How To Fail At Gardening (An Annual Guide)

How To Fail At Gardening (An Annual Guide) | Twin Cities Moms Blog

Every single year.

Every single year I tell myself it is my year to grow a garden. A few gardens! Flower beds (plural) and a vegetable garden. Every single year I tell myself that gardening is what moms do. Annnnnd as a mom, it’s what I’m going to do so very well. I mean, I raise children; I can raise a few flowers and maybe some cucumbers.

When we bought our house, the mom who previously lived here had multiple glowing, growing gardens. Yet, every single year I fail. Some years I fail worse than others. I’ve gotten so good at failing at it, I thought I’d make a guide, replete with step-by-step instructions.

How to Fail at Gardening (An Annual Guide)

  1. Set high expectations: For the love of red and yellow roses. My gardens will have purple fragrant lilacs. Hydrangeas. Lilies. Fields of tulips. Towering sunflowers. And the vegetable garden – pure home grown family sustenance, truly farm to table. Salads every night. Homemade pasta sauce, and pickled radishes. Pumpkins to carve and pumpkin seeds to roast, vegan pumpkin chili oh-my (NSFW). Zucchini noodles, zucchini breads, and zucchini cookies, all of which my daughters will eat willingly. And don’t forget the herbs! I will grow mint, rosemary, basil, and lavender. It helps to raise your expectations if you have all of the recipes in advance, which is why I provided the hyperlinks.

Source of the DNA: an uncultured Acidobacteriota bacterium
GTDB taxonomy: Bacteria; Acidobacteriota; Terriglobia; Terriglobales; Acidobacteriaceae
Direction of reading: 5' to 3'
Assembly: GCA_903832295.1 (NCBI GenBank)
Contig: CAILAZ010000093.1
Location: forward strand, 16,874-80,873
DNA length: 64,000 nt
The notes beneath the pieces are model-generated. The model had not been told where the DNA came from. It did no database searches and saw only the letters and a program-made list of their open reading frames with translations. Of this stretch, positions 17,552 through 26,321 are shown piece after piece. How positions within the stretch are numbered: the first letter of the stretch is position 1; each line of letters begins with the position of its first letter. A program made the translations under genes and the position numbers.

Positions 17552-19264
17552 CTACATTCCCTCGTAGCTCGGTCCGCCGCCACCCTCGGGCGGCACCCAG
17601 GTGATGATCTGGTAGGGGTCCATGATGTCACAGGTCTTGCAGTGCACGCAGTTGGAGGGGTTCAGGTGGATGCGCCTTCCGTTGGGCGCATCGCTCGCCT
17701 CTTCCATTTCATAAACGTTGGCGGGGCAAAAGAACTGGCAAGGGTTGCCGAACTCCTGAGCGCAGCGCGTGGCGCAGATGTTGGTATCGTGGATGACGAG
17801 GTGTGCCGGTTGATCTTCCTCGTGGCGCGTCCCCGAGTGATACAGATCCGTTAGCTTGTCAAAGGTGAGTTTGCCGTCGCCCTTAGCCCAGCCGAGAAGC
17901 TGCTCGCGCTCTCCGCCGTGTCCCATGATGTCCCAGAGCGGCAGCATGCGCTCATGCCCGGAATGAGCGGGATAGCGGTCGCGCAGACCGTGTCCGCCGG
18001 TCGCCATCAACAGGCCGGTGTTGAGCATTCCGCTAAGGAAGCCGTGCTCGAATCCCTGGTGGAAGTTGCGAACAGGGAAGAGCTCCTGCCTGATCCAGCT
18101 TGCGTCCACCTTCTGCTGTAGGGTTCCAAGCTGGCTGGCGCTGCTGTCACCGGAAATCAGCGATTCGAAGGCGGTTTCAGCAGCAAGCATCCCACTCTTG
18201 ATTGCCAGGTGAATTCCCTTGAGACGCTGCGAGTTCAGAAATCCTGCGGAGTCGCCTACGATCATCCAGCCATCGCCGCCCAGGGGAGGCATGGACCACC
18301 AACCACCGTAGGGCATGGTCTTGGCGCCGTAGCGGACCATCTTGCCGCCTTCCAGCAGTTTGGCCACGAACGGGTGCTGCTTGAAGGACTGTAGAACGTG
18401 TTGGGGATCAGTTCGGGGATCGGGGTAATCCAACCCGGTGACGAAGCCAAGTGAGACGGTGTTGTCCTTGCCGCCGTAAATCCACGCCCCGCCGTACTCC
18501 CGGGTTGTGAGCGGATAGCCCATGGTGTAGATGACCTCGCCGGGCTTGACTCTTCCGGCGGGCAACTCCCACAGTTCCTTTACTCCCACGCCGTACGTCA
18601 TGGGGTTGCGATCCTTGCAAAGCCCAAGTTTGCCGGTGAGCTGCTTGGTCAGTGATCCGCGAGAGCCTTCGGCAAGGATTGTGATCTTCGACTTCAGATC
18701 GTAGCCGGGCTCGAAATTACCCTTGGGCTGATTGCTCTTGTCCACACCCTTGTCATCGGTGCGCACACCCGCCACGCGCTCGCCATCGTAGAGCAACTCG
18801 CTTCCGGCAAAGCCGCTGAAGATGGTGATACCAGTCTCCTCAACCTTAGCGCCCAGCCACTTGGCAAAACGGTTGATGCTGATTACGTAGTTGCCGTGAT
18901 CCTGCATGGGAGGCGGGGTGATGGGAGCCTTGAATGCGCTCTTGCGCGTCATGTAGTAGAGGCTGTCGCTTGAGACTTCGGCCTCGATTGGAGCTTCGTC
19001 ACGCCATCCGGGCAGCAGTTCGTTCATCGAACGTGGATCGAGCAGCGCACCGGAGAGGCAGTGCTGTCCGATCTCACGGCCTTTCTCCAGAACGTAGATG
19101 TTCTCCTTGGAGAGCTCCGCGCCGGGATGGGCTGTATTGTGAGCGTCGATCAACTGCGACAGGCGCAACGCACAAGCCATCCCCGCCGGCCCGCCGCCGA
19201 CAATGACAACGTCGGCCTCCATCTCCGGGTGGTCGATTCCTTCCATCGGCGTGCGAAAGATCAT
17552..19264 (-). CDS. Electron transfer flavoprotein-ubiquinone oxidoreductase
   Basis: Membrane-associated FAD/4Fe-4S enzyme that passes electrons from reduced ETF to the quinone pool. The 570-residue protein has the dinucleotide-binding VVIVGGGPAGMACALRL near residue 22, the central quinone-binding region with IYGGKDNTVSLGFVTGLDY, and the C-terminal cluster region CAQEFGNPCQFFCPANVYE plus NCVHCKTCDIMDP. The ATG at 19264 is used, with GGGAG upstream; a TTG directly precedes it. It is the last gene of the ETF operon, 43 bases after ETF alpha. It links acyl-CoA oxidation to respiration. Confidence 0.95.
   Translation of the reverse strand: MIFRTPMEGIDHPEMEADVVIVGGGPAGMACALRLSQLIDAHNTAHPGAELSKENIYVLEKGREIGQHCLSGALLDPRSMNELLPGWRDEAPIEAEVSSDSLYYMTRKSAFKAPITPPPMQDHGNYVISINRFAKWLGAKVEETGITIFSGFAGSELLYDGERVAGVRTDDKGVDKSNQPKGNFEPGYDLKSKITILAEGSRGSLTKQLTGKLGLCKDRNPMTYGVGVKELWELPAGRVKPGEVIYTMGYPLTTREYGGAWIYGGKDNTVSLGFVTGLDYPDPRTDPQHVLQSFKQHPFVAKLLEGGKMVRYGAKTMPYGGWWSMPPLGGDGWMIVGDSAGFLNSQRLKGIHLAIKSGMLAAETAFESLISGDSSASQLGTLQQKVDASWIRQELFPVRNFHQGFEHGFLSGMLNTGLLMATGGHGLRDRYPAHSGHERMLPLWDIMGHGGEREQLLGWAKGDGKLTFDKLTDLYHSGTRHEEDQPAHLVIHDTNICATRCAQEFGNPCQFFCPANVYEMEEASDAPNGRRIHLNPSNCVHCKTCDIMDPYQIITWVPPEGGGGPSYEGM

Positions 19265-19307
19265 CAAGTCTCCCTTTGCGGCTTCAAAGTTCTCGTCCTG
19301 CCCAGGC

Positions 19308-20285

2. Make a plan: I tell myself for weeks in advance that I will water the gardens every day before I get in my car and drive to work; and then I will do the same again every day when I get home from work. I research which plants do well in sunlight and which ones need shade. The more research you do, especially with your limited free time, the more likely you will succeed, for sure! 
  3. Find a babysitter and get your hands dirty: Nothing is better than paying for a babysitter to do back-breaking, sweat-inducing manual labor! Although, the stress relief you will find will pay for the babysitter ten times in value. Plus, in sincerity, dirt is good for the soul.
  4. Then, choose any one of the following major life events or circumstances, or a combination thereof: 
    • Get pregnant
    • Get a new job
    • Over-schedule your weeknights
    • Get a dog
    • Endure weeks of 90 degree heat
    • Infestation of Japanese beetles
    • Rabbits or squirrels, and maybe a combination of both
    • Go on vacation, heck take a couple of vacations
    • Ask anyone under the age of 26 to water the plants
    • Realize that you don’t like gardening and find a new hobby
    • Notice that despite all your reading, you don’t have a clue what you’re doing
    • Life and/or kids in general
  5. Rationalize the circumstances listed above: Forget to water the plants and then reassure yourself that it rains. Tell yourself that the dog will scare off the rabbits. Pray that it is not as bad as you think it is. Consider paying a neighborhood kid, over the age of 26, to come and water the gardens every day. Tell yourself the weeds look kind of nice; reassure yourself that weeds are green, and make a plan to pick them once a month. Remind yourself that for the most part, neighbors only see your front yard (failures). 
  6. Promise yourself that you will scale it back next year: Consider more landscaping, like a rock garden. 
  7. Wonder how it is that children are so incredibly resilient: Then realize that you are so dastardly lucky for that resilience.
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